The June session according to political affairs observers is one of the most relaxed amongst the ordinary session of a legislative year. It is traditionally reserved for the examination and adoption of bills submitted to the National Assembly and the senate by government ministers.
Since the coming to stage of the Senate some two years ago, bills adopted by the National Assembly have been forwarded to the upper house where competent commissions have had to ‘strictly’ check before moving up the ladder for promulgation into law by the President of the Republic.
While the heads of the two legislative institutions would in their separate opening speeches, review the activities of both houses during the parliamentary recess period, it would likely touch on the state of relations between the executive and legislative arms of the State plus, ongoing war against terrorist group Boko Haram.
During the last session, the senate announced a FCFA 100Million donation as part of their contribution to the ongoing war efforts against Boko Haram. Observers are of the opinion that the donation was simply rhetorical as nothing has been heard about it since then. The national assembly on its part donated the sum of over CFA 45 million F as support to the fight.
Members of parliament would also be exchanging notes from the field after the recess period that permitted some to visit their constituencies and commune with their electorates. Though critics say some of them visit their constituencies only during elections and come back only after five years.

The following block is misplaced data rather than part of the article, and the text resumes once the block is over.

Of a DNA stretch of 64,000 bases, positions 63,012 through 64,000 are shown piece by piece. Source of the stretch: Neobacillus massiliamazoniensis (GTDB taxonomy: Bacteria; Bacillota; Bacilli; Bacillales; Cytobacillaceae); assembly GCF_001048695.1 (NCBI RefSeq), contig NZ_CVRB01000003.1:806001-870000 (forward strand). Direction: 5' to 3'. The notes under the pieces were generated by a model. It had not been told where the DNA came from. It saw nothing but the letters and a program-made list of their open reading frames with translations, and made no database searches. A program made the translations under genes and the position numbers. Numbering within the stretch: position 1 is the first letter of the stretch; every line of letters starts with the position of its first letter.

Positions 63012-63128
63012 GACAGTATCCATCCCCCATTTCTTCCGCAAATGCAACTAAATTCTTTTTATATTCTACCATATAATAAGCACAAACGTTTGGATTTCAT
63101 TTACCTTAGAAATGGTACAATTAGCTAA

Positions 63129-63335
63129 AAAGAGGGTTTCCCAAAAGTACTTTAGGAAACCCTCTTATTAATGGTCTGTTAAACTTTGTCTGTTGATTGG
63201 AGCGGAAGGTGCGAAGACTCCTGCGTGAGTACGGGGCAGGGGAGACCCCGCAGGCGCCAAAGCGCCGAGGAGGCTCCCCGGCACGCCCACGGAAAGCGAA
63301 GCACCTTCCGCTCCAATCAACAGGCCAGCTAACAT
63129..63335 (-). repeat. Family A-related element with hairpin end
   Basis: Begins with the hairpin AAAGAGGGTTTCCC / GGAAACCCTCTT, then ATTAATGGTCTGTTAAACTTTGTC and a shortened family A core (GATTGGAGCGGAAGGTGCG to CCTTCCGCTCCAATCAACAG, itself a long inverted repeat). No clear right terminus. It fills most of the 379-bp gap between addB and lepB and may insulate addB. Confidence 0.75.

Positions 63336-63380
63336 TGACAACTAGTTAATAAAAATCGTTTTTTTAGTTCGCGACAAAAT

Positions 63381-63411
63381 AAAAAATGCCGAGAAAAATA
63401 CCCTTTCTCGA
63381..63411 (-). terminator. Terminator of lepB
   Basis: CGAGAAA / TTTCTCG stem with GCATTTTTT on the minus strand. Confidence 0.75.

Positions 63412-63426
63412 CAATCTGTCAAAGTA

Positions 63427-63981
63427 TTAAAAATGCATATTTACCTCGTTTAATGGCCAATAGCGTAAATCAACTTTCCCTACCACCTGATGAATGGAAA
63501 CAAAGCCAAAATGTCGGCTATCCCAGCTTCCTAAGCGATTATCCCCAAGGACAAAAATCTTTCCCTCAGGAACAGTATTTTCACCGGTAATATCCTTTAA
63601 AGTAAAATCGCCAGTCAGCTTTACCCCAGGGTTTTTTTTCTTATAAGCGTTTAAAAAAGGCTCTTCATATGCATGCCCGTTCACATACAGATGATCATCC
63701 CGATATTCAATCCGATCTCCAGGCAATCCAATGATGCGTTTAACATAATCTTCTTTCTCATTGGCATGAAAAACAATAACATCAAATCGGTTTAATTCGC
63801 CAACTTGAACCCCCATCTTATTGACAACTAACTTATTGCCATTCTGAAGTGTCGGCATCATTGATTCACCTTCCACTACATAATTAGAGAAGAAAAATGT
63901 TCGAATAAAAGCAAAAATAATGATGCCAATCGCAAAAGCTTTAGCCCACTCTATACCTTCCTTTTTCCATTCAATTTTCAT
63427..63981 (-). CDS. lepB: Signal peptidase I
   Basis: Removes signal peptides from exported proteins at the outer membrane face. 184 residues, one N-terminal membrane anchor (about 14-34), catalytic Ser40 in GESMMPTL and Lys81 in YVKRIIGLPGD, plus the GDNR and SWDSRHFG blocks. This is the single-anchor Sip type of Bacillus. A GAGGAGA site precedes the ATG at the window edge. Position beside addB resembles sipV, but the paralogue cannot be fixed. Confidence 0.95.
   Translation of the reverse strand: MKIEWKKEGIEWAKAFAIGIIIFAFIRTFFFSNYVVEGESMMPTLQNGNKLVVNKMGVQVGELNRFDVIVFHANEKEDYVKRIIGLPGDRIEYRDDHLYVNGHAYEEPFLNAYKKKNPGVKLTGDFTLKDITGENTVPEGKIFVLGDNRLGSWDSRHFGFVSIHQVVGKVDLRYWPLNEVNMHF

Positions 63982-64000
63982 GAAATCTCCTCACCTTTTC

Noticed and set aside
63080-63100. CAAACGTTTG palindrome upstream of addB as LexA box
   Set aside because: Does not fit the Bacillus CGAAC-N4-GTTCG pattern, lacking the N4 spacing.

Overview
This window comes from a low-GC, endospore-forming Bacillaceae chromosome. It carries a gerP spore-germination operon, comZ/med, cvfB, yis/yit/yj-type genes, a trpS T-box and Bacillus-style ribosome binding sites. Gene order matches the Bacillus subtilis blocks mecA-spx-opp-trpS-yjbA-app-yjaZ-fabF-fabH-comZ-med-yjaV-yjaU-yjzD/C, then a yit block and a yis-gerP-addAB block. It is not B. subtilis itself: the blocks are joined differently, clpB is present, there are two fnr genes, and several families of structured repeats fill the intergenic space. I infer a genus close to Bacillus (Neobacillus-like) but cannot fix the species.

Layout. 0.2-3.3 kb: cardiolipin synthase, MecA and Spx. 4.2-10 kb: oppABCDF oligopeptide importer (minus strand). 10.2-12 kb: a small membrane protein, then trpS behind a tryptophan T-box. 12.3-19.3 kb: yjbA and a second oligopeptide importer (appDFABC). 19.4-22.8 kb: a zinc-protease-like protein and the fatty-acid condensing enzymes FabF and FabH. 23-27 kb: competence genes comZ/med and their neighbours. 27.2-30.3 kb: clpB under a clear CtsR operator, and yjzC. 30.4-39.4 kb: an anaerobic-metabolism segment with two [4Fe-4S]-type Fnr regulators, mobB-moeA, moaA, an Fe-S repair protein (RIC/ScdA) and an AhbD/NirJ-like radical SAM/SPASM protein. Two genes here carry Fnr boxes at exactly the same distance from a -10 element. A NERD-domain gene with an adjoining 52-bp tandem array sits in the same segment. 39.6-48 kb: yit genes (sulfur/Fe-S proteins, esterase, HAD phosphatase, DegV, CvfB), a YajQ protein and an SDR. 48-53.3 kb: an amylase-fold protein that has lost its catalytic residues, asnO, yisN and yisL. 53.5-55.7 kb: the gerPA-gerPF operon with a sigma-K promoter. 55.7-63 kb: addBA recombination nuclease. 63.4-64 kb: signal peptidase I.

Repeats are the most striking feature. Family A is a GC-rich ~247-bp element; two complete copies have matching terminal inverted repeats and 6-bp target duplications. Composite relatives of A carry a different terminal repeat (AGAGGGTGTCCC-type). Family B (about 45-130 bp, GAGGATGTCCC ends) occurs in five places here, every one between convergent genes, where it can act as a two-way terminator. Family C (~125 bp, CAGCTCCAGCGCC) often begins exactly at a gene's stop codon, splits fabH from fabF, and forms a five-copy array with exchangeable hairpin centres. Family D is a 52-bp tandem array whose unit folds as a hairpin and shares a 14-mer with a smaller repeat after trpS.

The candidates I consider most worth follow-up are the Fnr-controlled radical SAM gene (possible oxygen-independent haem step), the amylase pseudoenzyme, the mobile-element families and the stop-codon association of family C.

Hon Roger Nkodo Ndang, CPDM MP for Nyong & Mfoumou and secretary at the bureau of the national assembly who until recently was vice president of the Pan-African Parliament (PAP) was elected president of the South African based legislative house. Hon Njingum Musa, another CPDM MP from Ngoketunjia was also elected chairperson of the committee on Monetary and Financial Affairs of the PAP.
The new president and chair person of the Monetary and financial affairs of the South African based Pan-African parliament were last week received in separate audiences by the speaker of the national Assembly, Hon Cavaye yeguie Djibrill and the president of the Senate, Senator Marcel Niat Njifenji.
During the last session, the lawmakers, besides the election of the bureaus of both houses, adopted seven bills on various subjects such as the economy, security and the three-year growth-acceleration emergency plan initiated by the head of state, Paul Biya.
The second ordinary session of the 2015 legislative year will be opening at threshold of the much trumpeted digital switch over from analogue to digital broadcasting in Cameroon. Cameroonians households are expected to replace their analogue TV sets with flat-panel screens or get decoders before or on the 16th of this month.
Defending a bill on digitization of Cameroon last March at the national assembly, the Minister of communication, Issa Tchiroma Bakary the digital switch over will go effective from June 17 this year.
It is expected that peoples’ representatives would call up the communication boss again during this session to brief them on the process which he announced will begin in Douala and Yaounde before gradually extending to other areas.
The ordinary session both at the national assembly and the senate is expected to last 30 days.
By Ndi Eugene Ndi